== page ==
Digital DNA: Northern Ireland must look to market in China after Brexit says mogul Heygate
The Chinese market could be worth billions to Northern Ireland and Britain, but companies here are failing to crack the cultural cues, according to a business tycoon due to speak at an international tech event in Belfast next month.
Sir Richard Heygate, who was part of the team who invented the first 'online' cash point, spoke to the Belfast Telegraph ahead of his appearance at this year's Digital DNA.
As a Brexit supporter, the businessman - who spent much of his childhood and working life in Northern Ireland - says leaving the EU is nothing to be feared and presents the opportunity for a new business revolution.
"It really is the wild west out there and China has a culture of innovation. In the industrial era, there was a lot of economic activity between the UK and Asia.
"Tech firms have a hard time in this place. It takes around five years to get a product ready for market, but at around year three they start to run out of money and that's when they need help the most.
"There's a big move towards innovation in China. But, I've learned in the past that I don't want to work with start-ups - I need developed companies that have a genuine innovation that's going to change the market - someone with a cure for cancer, or something innovative in agriculture or healthcare that's developed and ready to get to market. The potential of the Chinese market is massive, because they are so focused on making a lot of money quickly, the deals are in the millions. It can be very hard to talk to a Chinese company about a small firm with maybe 12 employees, that's going to make a lot of money in a few years."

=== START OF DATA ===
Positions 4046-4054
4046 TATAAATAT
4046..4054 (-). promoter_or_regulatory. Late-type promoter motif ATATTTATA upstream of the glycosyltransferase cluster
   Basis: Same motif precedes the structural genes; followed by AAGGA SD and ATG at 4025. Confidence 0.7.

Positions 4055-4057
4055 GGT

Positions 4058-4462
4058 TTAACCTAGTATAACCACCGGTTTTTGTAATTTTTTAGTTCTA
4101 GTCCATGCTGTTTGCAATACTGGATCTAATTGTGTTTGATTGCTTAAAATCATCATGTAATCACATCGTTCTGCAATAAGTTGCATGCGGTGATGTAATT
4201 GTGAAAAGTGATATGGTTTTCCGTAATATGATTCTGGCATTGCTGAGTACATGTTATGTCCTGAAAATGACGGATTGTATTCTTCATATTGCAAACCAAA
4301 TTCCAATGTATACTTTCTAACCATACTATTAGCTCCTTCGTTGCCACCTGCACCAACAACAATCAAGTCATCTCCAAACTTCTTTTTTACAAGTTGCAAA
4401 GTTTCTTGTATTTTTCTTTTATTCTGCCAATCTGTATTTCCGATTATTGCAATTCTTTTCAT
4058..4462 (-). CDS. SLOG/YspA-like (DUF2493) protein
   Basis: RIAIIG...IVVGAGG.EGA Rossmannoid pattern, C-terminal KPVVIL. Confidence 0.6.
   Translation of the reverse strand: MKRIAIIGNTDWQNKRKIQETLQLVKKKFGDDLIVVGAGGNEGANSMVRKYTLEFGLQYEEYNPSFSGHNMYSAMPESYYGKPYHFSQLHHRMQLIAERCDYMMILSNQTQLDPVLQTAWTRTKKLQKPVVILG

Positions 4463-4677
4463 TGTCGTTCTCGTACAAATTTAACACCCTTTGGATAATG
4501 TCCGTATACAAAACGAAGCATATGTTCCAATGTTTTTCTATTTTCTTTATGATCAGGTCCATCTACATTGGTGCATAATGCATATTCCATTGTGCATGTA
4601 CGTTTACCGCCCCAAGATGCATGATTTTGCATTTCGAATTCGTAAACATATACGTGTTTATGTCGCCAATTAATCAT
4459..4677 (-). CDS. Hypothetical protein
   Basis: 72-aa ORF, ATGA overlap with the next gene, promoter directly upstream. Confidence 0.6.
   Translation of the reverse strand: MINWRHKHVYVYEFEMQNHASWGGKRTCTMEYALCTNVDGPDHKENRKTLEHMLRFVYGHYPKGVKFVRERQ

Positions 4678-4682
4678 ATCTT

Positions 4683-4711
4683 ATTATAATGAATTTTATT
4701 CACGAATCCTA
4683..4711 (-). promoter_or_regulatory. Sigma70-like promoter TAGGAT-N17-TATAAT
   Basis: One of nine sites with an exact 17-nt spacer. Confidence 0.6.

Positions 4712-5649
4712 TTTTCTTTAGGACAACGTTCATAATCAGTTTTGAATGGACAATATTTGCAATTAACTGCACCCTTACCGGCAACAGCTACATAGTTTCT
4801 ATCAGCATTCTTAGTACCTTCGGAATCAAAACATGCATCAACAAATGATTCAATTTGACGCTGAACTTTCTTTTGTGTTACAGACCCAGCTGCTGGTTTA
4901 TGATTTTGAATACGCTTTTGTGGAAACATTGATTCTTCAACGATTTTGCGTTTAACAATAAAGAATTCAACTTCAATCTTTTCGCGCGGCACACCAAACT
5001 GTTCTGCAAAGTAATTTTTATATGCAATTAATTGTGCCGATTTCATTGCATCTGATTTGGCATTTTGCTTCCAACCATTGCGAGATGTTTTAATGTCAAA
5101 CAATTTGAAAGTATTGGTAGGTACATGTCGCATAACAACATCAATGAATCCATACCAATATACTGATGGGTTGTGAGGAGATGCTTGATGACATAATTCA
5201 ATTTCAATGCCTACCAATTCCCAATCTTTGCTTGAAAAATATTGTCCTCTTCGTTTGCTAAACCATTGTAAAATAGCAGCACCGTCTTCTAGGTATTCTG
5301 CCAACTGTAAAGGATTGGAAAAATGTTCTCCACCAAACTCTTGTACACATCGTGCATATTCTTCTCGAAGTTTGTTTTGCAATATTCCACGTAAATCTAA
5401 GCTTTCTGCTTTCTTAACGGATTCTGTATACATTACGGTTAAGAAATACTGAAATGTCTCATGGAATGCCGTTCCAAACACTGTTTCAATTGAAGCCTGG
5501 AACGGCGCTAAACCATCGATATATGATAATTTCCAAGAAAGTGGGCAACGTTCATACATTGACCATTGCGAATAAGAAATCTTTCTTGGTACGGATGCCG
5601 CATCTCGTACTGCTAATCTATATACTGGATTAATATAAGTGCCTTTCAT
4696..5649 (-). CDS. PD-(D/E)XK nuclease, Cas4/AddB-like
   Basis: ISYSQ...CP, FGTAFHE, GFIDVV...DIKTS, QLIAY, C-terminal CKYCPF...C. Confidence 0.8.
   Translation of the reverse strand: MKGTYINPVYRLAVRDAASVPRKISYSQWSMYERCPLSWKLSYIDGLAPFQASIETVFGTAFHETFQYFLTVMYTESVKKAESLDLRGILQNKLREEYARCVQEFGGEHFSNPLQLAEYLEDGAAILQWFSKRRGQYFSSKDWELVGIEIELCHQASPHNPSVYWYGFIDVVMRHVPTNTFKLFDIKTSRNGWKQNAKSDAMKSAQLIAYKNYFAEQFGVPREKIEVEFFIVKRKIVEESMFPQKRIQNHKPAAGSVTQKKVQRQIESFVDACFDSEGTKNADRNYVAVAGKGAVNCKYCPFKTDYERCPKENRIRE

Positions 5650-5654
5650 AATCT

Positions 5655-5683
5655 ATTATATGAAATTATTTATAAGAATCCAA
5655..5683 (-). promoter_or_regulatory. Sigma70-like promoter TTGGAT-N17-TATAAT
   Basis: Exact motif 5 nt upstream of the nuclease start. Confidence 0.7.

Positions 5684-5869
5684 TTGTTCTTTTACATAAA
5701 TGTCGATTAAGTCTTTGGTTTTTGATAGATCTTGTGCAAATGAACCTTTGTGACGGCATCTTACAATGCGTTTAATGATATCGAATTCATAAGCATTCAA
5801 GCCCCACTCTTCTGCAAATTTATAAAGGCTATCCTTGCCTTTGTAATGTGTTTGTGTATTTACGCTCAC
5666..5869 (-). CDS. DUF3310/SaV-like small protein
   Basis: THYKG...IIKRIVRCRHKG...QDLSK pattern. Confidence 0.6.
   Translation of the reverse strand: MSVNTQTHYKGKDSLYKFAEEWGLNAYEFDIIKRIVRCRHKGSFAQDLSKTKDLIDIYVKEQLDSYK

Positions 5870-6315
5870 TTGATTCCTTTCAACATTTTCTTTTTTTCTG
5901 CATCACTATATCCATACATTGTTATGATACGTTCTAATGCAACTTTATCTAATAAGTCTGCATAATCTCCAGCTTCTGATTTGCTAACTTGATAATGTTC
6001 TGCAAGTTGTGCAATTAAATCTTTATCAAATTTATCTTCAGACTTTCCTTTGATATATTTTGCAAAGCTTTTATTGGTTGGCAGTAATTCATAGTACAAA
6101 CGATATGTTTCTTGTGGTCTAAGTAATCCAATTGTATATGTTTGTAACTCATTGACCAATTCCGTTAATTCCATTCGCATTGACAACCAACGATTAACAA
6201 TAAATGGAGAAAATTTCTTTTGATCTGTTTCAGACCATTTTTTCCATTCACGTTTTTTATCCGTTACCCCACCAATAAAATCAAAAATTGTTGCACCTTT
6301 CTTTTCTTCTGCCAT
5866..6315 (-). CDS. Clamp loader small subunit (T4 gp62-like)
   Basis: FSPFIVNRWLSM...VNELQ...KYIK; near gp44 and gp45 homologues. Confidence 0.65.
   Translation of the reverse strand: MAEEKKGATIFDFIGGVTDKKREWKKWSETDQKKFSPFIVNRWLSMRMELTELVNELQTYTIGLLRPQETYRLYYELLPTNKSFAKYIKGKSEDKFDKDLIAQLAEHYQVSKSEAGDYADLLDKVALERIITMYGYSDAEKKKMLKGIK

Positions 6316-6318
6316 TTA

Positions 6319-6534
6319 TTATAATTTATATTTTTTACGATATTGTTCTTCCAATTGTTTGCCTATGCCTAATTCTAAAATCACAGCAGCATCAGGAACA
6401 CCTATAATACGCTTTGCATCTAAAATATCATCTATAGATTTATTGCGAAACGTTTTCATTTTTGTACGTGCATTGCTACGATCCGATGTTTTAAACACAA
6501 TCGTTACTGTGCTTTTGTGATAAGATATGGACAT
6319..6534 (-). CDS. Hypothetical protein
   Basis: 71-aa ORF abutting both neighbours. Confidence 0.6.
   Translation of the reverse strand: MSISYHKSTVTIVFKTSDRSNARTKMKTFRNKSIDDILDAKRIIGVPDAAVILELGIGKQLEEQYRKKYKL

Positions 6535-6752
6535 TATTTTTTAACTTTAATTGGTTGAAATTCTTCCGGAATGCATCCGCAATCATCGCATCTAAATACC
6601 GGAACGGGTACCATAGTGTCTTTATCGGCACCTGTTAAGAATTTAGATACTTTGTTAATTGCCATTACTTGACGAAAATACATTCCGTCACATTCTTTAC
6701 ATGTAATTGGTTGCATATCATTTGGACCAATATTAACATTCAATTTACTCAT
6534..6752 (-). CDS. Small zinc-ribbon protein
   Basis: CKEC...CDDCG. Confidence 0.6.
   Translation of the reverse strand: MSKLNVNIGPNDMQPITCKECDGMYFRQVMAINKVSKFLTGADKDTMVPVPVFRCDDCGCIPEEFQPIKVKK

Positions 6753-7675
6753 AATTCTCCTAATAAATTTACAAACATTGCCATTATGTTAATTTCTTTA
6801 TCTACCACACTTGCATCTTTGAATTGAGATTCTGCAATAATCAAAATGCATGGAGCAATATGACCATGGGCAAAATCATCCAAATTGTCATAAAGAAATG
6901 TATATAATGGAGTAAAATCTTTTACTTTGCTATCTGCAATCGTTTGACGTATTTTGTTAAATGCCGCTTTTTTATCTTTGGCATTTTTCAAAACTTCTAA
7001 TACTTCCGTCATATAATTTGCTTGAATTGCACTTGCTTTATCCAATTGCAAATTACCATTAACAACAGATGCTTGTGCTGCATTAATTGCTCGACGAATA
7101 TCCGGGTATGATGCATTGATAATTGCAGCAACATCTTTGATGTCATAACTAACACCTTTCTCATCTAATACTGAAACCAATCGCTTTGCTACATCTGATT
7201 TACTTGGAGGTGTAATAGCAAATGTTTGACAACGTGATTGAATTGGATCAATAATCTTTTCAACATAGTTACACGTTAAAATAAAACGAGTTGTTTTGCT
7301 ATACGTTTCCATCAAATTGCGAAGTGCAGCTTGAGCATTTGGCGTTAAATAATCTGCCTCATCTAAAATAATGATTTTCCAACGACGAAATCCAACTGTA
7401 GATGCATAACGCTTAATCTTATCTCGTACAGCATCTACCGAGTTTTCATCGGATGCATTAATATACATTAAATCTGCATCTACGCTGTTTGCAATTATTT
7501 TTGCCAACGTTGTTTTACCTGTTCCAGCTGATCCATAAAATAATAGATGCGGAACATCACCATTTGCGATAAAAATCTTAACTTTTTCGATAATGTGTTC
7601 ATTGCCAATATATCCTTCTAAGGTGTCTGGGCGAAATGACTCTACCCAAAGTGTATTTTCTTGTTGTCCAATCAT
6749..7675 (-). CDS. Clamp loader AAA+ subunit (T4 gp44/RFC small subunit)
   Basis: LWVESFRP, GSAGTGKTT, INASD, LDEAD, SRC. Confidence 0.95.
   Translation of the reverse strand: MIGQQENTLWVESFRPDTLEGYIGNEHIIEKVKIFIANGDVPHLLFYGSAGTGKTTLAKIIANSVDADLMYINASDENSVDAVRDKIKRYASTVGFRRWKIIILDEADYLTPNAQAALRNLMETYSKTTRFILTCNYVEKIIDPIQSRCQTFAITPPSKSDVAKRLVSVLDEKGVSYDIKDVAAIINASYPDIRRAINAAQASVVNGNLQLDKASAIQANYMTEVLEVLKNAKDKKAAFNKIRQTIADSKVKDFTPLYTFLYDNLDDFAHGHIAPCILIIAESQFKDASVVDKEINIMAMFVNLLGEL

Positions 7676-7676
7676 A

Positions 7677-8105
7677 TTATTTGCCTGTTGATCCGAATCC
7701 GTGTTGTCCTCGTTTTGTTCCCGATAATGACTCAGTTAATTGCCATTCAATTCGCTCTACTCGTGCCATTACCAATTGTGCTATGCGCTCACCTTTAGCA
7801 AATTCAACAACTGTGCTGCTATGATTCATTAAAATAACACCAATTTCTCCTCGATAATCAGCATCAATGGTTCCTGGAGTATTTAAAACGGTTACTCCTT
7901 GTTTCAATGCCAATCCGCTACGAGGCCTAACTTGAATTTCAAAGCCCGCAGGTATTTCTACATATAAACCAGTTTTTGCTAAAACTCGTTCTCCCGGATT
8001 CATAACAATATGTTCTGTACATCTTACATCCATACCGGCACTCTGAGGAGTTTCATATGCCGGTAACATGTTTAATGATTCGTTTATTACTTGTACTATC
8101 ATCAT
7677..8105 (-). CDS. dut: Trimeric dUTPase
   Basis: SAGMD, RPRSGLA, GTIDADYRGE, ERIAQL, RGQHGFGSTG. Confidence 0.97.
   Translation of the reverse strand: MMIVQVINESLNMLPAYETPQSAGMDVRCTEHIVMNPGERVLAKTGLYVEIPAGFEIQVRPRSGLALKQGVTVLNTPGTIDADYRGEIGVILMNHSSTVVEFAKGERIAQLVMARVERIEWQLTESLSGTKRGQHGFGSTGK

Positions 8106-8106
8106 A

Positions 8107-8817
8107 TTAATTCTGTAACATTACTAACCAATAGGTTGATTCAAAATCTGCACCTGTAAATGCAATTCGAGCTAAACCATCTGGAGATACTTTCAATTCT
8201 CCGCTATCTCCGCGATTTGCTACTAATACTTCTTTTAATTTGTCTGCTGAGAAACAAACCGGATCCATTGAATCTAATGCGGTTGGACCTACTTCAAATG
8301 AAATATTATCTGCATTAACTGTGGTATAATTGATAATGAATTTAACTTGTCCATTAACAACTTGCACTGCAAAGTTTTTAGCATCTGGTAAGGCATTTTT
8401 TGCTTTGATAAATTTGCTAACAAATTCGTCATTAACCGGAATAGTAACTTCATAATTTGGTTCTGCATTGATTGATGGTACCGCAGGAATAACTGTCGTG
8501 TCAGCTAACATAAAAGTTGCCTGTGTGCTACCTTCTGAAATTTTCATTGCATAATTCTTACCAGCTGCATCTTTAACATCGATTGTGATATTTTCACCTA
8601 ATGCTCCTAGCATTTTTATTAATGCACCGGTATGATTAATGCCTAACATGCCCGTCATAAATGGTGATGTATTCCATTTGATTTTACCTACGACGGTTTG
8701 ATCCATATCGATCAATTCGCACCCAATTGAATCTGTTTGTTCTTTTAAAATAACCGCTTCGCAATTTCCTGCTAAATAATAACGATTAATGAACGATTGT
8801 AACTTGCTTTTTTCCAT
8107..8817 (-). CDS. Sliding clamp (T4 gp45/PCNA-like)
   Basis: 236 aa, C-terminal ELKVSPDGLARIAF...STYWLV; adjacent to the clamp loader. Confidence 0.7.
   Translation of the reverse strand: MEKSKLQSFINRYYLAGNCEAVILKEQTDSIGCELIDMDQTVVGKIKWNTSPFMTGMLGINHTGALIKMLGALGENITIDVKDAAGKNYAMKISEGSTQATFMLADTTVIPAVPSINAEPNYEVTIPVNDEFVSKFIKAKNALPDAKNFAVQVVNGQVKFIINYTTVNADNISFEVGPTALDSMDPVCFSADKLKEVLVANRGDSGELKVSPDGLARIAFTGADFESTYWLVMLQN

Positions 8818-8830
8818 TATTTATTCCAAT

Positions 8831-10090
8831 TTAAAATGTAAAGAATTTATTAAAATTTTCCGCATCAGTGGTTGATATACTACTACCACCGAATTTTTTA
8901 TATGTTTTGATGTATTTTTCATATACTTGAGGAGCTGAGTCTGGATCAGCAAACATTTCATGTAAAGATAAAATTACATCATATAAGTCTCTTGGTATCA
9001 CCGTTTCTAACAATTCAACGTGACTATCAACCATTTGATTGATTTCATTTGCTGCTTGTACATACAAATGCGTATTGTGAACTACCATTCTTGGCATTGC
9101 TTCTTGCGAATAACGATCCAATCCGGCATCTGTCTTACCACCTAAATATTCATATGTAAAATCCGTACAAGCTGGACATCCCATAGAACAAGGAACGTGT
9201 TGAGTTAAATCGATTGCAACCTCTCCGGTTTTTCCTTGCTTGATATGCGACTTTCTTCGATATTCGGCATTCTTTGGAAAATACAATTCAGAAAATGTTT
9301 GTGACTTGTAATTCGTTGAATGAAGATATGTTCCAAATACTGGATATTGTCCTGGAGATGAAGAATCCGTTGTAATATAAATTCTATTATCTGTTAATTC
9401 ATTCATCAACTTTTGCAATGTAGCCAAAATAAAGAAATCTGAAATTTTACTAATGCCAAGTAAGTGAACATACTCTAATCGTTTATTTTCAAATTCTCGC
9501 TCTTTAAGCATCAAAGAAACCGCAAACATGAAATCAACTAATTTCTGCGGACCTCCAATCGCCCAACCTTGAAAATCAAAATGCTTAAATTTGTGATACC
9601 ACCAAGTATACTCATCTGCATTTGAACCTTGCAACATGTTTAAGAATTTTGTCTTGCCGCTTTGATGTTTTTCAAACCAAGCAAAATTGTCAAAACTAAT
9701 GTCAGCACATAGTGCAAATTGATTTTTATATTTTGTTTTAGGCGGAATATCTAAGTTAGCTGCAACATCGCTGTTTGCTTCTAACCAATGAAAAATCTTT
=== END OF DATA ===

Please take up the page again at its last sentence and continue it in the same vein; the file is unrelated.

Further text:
He is one of the top speakers at this year's Digital DNA 2017, which is taking place on June 6 and 7 in St George's Market in Belfast.
Sir Richard founded 88 Initiative four years ago along with business partner Yingni Lu to connect UK businesses with Chinese professionals to help secure market access in Asia and build a good working relationship with companies on the ground.
The aim of the firm is to build new relationships between the UK and China and also sees him work with Asian firms interested in the UK market.
"It's like Brexit, but the other way around. There's a real push on innovation, driven from a presidential level. China has been locked into its own market now and it's trying to get out and reach beyond that now," he said.
Sir Richard began his career at IBM, where he led the team that developed the world's first ATM.
The first one was used by Lloyds Bank, which was founded by his ancestor Sampson Lloyd and later expanded by his grandfather Howard Lloyd, in the 19th century.
Sir Richard was born in England but lived in Northern Ireland for much of his childhood and adult life.
"There's an important thing called culture in Asia - it's everything down from the way you shake their hand to how you give them your business card to taking a photo of them afterwards. There's a word 'Guanxi' in China which roughly means, 'I won't do business with you unless I trust you'. Unless you're trusted you won't go anywhere in Asia."